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I have yet to post photos of my work (am needing digital camera and working on it) However, whenever I look at anyone's work in the Showcase, at least one person posting will advise that painter to thin his/her paint. I have begun trying to hit on the right vicosity, making it necessary to work in layers rather than simply trying to bury the piece with several brush strokes. Infact, as proud as I was of some pieces, I now believe that they could be called 'M&M soldiers', i.e. covered in a thick candy shell.
On the other hand, the other day I diluted Dwarf Bronze so badly that it was thin as fruit juice. The GW text on painting says if this happens, simply pour off excess water, but I just know that it's not just water going down the drain.
If I have half a bottle of paint and add a quarter of a bottle of water and shake well, I think it needs still more. . .What to do?
As always, I appreciate all of your help and patience (remember, I'm old, dammit!;o)
I only thin paint on a palette (for which I use a spray can lid). I take paint from the pot and add water from a source other than that I've been washing brushes in. I find that if you can't see the palette through the paint when it is standing but that you can when it is "pulled" then the consistency is about right. For washes and glazes I like to be able to see the palette through the paint.
Up, up and away!
Yeah I second the notion of thinning on the pallete vs. the pot. Not all paints are the same thickness and once you thin too much in the pot you will have a hard time getting them back into shape...
When you drain the pot off you also drain some of the pigment and binders not to mention it is more wastefull than simply mixing on the pallete.
The best way I can describe the perfect mix of paint - it is that point where you dip the brush into the paint and it is just right where it would start falling off the brush. Takes a while to get the right feel. Many (including myself) would describe it as the consistency of cream.
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My more pragmatic rule of thumb is if I get pooling and you can see rings of pigment where paint dried I thinned it too much =) Of course at that point it's a bit late! Such is life. Thinning on the palette is the way to go. Unless you go to the paint factory and get an entire set of bottles all from the same test lot, there is no magic ratio you can figure out to pour into the bottle.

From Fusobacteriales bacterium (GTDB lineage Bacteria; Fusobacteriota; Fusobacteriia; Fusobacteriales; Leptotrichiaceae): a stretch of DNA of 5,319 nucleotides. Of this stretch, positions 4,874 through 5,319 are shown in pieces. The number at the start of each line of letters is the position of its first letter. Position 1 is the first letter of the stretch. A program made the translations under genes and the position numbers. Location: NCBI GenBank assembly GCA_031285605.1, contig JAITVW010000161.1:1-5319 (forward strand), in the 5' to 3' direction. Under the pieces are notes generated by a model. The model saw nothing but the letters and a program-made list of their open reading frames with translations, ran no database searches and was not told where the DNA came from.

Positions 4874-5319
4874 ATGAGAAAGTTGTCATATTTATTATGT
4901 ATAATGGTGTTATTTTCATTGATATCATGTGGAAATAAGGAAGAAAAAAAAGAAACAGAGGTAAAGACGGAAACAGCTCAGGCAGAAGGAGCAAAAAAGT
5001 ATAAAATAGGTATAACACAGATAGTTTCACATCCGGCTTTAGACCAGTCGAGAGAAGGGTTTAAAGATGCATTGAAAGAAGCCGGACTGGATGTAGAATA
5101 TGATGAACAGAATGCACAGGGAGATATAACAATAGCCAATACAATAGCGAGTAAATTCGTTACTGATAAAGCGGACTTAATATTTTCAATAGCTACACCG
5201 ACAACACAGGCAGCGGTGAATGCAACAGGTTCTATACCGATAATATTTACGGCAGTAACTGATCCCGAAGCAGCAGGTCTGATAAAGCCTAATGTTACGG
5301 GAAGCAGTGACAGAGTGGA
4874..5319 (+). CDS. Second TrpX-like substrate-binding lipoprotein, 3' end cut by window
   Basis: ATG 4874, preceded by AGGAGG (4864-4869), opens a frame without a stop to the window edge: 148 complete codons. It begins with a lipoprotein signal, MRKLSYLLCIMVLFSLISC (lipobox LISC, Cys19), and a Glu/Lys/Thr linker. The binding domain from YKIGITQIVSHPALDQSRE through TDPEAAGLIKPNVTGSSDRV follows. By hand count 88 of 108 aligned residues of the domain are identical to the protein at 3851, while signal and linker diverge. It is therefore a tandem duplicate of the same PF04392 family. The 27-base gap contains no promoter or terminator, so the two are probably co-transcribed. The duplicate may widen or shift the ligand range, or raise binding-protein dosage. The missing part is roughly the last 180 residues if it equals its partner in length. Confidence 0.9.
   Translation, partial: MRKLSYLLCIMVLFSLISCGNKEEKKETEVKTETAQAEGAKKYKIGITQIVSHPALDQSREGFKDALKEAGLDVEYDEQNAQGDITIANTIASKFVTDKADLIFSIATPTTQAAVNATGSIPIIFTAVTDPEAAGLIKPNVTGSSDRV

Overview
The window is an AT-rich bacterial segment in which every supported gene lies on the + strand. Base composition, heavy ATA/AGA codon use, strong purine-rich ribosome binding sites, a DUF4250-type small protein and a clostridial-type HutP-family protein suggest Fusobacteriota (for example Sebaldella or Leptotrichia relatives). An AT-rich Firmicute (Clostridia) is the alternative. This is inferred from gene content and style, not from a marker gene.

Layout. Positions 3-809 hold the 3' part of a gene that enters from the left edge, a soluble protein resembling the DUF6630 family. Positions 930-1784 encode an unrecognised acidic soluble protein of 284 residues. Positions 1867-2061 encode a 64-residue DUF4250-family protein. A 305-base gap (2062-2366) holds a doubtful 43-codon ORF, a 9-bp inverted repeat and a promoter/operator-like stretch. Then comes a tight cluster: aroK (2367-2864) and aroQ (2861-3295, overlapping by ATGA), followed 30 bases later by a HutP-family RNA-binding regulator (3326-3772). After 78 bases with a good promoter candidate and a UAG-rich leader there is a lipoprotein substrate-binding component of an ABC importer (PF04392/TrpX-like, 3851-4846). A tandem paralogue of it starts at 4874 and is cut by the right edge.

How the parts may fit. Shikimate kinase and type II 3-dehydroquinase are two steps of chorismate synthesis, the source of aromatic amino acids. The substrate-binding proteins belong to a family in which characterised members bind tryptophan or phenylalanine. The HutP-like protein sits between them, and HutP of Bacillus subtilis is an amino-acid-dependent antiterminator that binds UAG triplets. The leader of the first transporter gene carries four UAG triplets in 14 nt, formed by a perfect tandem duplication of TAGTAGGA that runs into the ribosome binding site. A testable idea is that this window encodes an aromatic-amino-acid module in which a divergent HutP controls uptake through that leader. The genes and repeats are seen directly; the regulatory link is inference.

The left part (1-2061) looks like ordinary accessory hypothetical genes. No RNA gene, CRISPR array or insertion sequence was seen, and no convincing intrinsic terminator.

The big problem here is that there's really no way to cover the issue of paint mixing well without pages and pages of discussion - statements like this are a good starting point, but there are so many variables for each and every different type of paint that you've really got to spend the time to practice and see what works for you.
Case in point: I've got a Vallejo green and a very pale grey that will both paint on beautifully when thinned to nearly the consistency of water. Try that with most GW, and even other Vallejo paints and you'll never get it to work. On the other hand, some paints can be applied at a syrupy consistency and still smooth out wonderfully, while others just end up a lumpy mess. Different brands, different colours, different levels of gloss, different batches, even the different amounts of time your various paints spend exposed to air over the years can all affect how any given paint reacts to thinning, and how thin it can go.
I definitely advise you to thin only what you need once it's on the pallette - the only thinning I do in the bottle is to add some water if a whole bottle is quite thick to start with, but still stopping short of a "ready to paint" consistency. Thinning the whole bottle means you either get it all right or all wrong, all at once... Much better to thin a few drops at a time, as you need it.
The trouble with the cream measure is that there are different thicknesses of cream. >_< Thin cream, a bit thicker than milk, is right anyway.
Also it's good to have a bit of soap in your water, it helps with the surface tension.
Up, up and away!
As I mentioned, I recently diluted Dwarf Bronze right in the bottle & so blew it. When finished shaking it up, it was a thin, bubbly mess and the little reservoir under the cap was filled with a layer of white, which I suppose is the binder. Taking GW's advice, I tried pouring a little off and saw both this white stuff as well as pigment going down the drain.
I suppose that there are going to be different rules of thumb for metallics, i.e. bronze, brass, boltgun, etc.
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Last edited by Sartorious; May 3rd, 2008 at 11:33.
Surface Tension - basically the tendency of water to stick together and bead up, rather than spreading out nice and evenly.
And yeah, metallics tend to behave differently than most paints because their color comes from tiny little flecks of metallic pigments suspended in the fluid medium - you can probably see what I mean with that over-thinned paint. When there's too much clear stuff (the paint medium plus the water) and not enough metallic pigment, the metallic flecks spread out too thinly and can't cover the surface properly anymore.
Now, all paints are colored with tiny bits of pigment, but due to their very nature, metallics use much more coarsely ground pigments that separate much sooner than the ultra-fine pigments in normal coloured paints. Metallics with finer pigments tend to withstand more thinning, while coarser metallics get messed up more easily.